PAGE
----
GM: This peculiar state of affairs is not so much due to Georgian wine culture per se, but to a host of factors that are largely external to it – a combination of geographic, political, demographic, economic, religious, technological and commercial circumstances of our wine culture.

First of all, it should be made clear that European wine culture – in the format and quality as we know it today – is itself a fairly recent phenomenon, given the millennia of winemaking. In this regard, we can speak only of the last 150 years, when winemaking has evolved to become the domain of art and science.

For example, it was only after the development and widespread deployment of modern refrigeration methods that it became possible to control the temperature of the fermentation process and produce high quality wines in hot climates. The introduction of modern harvesting machinery and other equipment allowed winemakers to enlarge their vineyards; to make all the processes more efficient and commercially viable. Only after the creation of a modern transportation network, reliable and affordable, the European wine culture gained widespread popularity in the world and established itself as a champion in the field. And so on.
Georgian wine culture has been around forever, as a local phenomenon, thriving on its own terms...
The Georgian wine culture is a newcomer and an exotic curiosity only in this circumstantial sense – as a commercial product on the global market, by no means in essence.

It has been around forever, as a local phenomenon, thriving on its own terms. In fact, this culture was micro-local in the days prior to the creation of the first Georgian railway in 1871. Because of the rough mountainous geography, the construction of this railroad was an incredibly daunting task.

Before that, Kakhetian wines had only minimal distribution outside the Kakheti region, just like any other regional wines in Georgia, which were produced by the locals for their fellow villagers from the local grape varieties, using strictly local methods honed over centuries, taking into account the specificities of local terroirs.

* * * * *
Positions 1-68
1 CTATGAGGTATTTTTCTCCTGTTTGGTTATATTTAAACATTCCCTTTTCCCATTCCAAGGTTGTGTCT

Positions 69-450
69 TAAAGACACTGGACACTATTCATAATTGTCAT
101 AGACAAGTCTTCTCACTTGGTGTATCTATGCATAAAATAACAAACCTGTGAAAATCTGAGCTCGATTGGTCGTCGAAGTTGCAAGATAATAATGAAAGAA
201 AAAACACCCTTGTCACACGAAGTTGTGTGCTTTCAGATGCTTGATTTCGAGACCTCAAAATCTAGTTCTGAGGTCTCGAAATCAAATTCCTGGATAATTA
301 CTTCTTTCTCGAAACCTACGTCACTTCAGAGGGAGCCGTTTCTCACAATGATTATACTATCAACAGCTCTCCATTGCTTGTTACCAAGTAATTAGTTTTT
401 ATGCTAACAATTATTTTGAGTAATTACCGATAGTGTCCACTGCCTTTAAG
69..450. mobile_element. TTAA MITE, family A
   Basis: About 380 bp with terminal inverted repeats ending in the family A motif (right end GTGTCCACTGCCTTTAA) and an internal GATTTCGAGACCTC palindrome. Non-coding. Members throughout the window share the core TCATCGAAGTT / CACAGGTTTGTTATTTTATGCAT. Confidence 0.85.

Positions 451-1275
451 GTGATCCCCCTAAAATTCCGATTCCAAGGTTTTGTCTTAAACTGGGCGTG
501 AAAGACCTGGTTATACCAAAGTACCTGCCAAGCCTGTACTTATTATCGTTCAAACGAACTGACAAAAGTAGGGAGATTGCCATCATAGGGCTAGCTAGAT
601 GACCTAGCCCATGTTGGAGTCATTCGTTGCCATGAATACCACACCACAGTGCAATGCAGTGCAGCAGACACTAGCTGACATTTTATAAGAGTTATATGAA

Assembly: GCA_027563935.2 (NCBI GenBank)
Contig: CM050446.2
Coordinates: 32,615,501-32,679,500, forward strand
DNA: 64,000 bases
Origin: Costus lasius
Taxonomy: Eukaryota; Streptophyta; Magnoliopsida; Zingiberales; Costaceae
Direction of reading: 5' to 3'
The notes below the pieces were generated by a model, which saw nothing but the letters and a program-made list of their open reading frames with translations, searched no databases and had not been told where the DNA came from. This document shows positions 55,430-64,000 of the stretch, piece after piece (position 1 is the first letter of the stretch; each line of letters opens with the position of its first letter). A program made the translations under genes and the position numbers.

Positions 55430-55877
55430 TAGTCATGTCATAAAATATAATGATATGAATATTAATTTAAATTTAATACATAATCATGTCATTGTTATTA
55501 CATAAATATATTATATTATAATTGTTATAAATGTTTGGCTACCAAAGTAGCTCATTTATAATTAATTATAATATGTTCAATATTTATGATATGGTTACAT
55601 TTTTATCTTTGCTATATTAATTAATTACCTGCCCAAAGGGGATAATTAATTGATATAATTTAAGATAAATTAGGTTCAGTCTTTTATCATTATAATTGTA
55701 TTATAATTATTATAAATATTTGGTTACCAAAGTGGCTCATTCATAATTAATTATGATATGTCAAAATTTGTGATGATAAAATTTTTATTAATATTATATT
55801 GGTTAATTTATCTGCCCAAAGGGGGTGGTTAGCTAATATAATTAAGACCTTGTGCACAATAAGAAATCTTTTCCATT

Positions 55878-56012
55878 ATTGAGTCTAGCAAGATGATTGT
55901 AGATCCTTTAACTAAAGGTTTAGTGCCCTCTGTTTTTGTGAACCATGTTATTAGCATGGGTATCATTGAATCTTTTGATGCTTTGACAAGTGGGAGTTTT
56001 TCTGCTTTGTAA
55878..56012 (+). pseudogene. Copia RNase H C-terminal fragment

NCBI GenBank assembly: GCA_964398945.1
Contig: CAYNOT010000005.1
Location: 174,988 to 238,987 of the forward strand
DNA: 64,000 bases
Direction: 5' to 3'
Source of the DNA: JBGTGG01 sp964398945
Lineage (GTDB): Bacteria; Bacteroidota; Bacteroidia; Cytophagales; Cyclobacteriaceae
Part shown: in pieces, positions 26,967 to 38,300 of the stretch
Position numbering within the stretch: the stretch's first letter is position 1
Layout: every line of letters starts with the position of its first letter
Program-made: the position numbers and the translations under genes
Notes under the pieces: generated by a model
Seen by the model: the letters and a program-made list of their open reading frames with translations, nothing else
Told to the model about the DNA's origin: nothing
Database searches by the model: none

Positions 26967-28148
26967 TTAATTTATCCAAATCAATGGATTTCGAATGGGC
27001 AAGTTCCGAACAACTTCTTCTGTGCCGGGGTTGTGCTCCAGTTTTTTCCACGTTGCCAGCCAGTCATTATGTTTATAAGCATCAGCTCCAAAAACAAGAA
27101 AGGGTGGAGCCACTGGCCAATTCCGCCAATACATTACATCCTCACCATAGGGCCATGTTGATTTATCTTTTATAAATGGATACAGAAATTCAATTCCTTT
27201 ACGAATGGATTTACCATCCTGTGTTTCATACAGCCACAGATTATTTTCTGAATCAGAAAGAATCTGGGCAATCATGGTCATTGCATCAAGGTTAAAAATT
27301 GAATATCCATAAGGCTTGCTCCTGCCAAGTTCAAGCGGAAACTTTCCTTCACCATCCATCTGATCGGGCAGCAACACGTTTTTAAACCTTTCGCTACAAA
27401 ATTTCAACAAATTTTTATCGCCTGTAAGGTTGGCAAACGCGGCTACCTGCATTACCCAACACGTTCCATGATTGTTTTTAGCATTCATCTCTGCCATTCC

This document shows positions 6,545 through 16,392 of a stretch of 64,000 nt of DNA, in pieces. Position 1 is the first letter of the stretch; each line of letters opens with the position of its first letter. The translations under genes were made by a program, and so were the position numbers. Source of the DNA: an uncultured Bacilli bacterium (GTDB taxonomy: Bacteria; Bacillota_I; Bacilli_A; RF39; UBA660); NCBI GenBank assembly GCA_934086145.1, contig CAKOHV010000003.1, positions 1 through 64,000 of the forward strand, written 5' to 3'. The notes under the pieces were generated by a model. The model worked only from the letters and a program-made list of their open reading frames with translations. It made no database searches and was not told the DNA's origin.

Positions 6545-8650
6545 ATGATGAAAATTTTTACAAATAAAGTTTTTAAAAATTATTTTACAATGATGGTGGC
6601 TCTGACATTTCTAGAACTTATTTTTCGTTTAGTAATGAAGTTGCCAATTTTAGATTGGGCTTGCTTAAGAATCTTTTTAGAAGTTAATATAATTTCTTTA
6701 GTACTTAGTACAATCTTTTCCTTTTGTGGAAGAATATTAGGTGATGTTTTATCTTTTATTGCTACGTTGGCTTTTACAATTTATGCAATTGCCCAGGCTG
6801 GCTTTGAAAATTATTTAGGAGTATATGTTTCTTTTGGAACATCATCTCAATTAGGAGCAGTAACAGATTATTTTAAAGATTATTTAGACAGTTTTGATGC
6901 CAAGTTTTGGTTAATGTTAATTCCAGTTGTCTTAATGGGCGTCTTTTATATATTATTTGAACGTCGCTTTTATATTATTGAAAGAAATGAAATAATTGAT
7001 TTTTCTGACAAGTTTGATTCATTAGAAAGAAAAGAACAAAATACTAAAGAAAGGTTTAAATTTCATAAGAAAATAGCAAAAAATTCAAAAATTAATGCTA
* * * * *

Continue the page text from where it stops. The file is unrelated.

The railroad first connected Tbilisi with Poti, facilitating trade between different parts of the country, and then, by the end of the century, linked Georgia with its neighboring countries, greatly facilitating international trade. Georgian wines got wheels! For the country with its local population of some 1.3 million back then, it was an epic breakthrough.

We could go on through the list of external factors that have in the course of history hindered the growth of Georgian wine culture. Its location on the margins of global empires; the centuries of Persian, Roman, Ottoman, Mongol invasions; the Soviet era with its grandiose, yet inoperative apparatus of central planning…

It is hard to tell the effect of those factors in the long run. The curse could have been the ultimate blessing. The authenticity exhibited by this wine culture today can be attributed to all the constraints and pressures that it experienced in the past; to the energy of its resistance to any outside forces, soft and hard. What makes the Georgian wine culture sui generis...
The curse could have been its ultimate blessing. The authenticity exhibited by the Georgian wine culture today can be attributed to all the constraints and pressures that it experienced yesterday...
5. The Mythology of Georgian Wine
Q: It is fascinating how deeply the Georgian wine culture is steeped in myths and legends – all sorts of stories that pass down from generation to generation. The same cannot be attributed to other wine cultures. Why is this so?
ZM: Myths are said to connect the everyday world to the eternal; they give meaning to the mundane. Traditional winemaking in Georgia has always been a very imaginative endeavor. And how could it be otherwise after a few glasses of Saperavi in a jolly good company after a day’s hard work in the vineyard or in the winery! That is why this culture is infused with all sorts of fantastical themes... The “cradle of wine” story is perhaps the only bill that can be taken to the bank.

An oft-told legend relates how soldiers wove a piece of grapevine into the chainmail protecting their chests, so when they died in battle, a vine sprouted not just from their bodies, but their hearts. I like that one.
Myths connect the everyday to the eternal. They give meaning to the mundane...
6. Beyond Hedonism
Q: Alice Feiring has written a book about her travels in Georgia. It reads like a love letter to the Georgian people and their tradition of winemaking. Among other things, she points to the struggle of Georgian wine culture to stay true to its heritage. In other words, this culture is not wrapped up in itself, locked into its formulas, liquids and ceremonies. It also has a political dimension...
GM: That’s true. This culture transcends its self-referential and hedonistic parameters, important as they are. It also encapsulates ethics, aesthetics, metaphysics, psychology, spirituality, community, and many other dimensions of being.